On Saturday, August 8, ensembles of Houston Symphony musicians present an evening of music via livestream. The centerpiece of the concert is one of the most enduringly popular pieces of classical music ever written: Vivaldi’s Four Seasons.
Each of the piece’s four violin concertos spotlights a different Houston Symphony soloist. The violinists discuss what it’s like to perform Vivaldi’s masterpiece.
What are the challenges of preparing your concerto?
Boson Mo (Spring): My favorite part of Spring is its uninhibited sense of joy and wonder at the reawakening of life. Vivaldi depicts this exceedingly lucid picture of birds chirping, streams burbling, all within an idyllic pastoral landscape, complete with sheep, sheepdogs, and languishing shepherds (of course!). The task of illuminating all of these aspects within the stylistic confines of a Baroque style makes Spring, and indeed all of the Four Seasons, a lot more challenging than what it might seem at first!
Christopher Neal (Summer): The biggest challenge in preparation was that I was out of shape! Musically, that is. I was playing a lot of solo Bach for my virtual hospital visits, but that is a very different music to Vivaldi. As soon as I got the assignment, about 20 days away from performance, I started to do two to three hours of technical exercises and etudes each day. Etudes are small teaching pieces. I also had to adjust my thinking: my usual job is section first violin, where I need to blend in with a group. In Summer, I have to stand out from the orchestra.
Amy Semes (Fall): Fall is a very virtuosic piece, so it poses a lot of technical challenges. You’ll hear many passages that are quite acrobatic. One of my favorite parts about the piece is how descriptive it is in its writing, which presents the challenge of still telling the story of a celebratory fall day throughout all the difficult technical sections!
MuChen Hsieh (Winter): Vivaldi’s Winter is challenging because of the constant and drastic character changes. It goes from depicting severe wind to fearfully tiptoeing on ice. My favorite section is the second movement, where you can hear raindrops represented by pizzicato in the violins and a beautiful melody portraying a peaceful scene by the fire.
Does your season speak to you personally?
Boson Mo (Spring): Yes and no: as a violinist, I grew up listening to all four seasons (as they’re most often performed together all at once), so I’ve come to love and admire all of them! On the other hand, as someone who grew up in Canada where the winters can last seemingly forever, Vivaldi’s portrayal of spring and this irrepressible feeling of optimism truly resonates with how I’ve always felt about the spring.
Christopher Neal (Summer): I grew up in Western New York state, home of some of the fiercest snow blizzards in the lower 48. So summer was my favorite season. It’s a time of safety and freedom—just what we all need right now. There is much to love in this concerto, but probably my favorite part is how Vivaldi, being a very fine violinist himself, knows exactly how to compose in order to show the instrument off.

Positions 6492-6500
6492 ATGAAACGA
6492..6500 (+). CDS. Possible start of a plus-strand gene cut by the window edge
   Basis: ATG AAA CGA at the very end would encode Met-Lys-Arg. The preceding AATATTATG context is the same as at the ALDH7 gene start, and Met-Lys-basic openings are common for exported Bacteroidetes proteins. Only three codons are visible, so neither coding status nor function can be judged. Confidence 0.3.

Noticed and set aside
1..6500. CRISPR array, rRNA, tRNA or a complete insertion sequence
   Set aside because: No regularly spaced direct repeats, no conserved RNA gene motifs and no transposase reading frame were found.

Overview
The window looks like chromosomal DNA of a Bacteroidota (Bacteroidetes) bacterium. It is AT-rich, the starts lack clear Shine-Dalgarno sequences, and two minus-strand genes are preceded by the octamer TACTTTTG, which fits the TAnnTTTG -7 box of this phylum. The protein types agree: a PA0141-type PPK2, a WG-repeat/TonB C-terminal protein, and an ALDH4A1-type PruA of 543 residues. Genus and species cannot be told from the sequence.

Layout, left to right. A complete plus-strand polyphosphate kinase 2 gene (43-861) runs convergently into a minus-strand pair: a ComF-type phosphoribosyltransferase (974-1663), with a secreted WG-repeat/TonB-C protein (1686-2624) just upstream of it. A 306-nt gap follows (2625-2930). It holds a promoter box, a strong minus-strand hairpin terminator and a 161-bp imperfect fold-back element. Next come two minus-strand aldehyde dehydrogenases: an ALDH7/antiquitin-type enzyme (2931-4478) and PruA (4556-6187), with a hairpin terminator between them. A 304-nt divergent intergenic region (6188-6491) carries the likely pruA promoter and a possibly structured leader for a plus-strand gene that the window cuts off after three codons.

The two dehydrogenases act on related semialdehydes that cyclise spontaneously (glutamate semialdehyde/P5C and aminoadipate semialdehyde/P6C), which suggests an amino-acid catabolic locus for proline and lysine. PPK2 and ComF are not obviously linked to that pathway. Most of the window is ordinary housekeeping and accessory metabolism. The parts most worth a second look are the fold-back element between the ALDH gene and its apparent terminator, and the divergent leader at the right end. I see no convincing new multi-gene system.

Amy Semes (Fall): Although I enjoy listening to all four of Vivaldi’s Seasons, Fall would probably be my favorite because of how joyous it is in character. I had never played it before preparing it for this concert so it was exciting for me to work on it!
MuChen Hsieh (Winter): Winter was the first season I learned as a young violinist, and I got to perform it with my youth orchestra. I vividly remember how exciting it was to play this with my childhood friends, and I still occasionally get to perform with some of these friends today. I am really looking forward to playing this with my Houston Symphony colleagues after months of being apart.
What do you hope the audience feels when they hear the piece?
Boson Mo (Spring): One of the most special aspects of The Four Seasons is its incredibly lavish and colorful portrayal of a pastoral Italian life. Every time I listen to the Seasons, I’m instantly transported to this wildly idyllic landscape in all its idealized glory. I really hope that our performance can serve to bring our audience on that same, beautiful journey!
Christopher Neal (Summer): I hope audiences will take a moment to transport themselves from our present situation. In my view, one of our most important jobs as musicians is to offer comfort in bleak times. Vivaldi is a terrible show-off, but it always seems to come from a place of exuberance, of joy. If our performance takes our audience to that place, even for a little while, I’ll consider that success. This music is a good reminder that joy is still around—we just have to search for it.
Amy Semes (Fall): I hope that audiences are transported to the festive spirit of a crisp fall day through the music! I am having a lot of fun playing this piece, so I hope that the audience also enjoys it.
MuChen Hsieh (Winter): I would like to reflect through my playing the sonnets Vivaldi wrote about this season. In the first movement, he included typical descriptions of winter: trembling in the snow, blasting of horrible wind, stamping one’s icy feet, and teeth chattering in the cold. The second movement, Largo, is about spending time by the fire on a dreary day; finally, the third movement (Allegro) starts with “carefully walking on the ice with slow steps,” and leads to “slip and fall to the ground, until the ice cracks and opens.” Vivaldi concludes with a chaotic scene of “winds in battle,” yet also reminds us that “this is winter, which nonetheless brings its own delights.”
Hear more! Watch the livestream performance of music by Mozart, Still, and Vivaldi on Saturday, August 8. Tickets are $10.
Watch MuChen Hsieh, principal second violin, share an excerpt of Winter:
Watch Boson Mo, second violin, share an excerpt of Spring: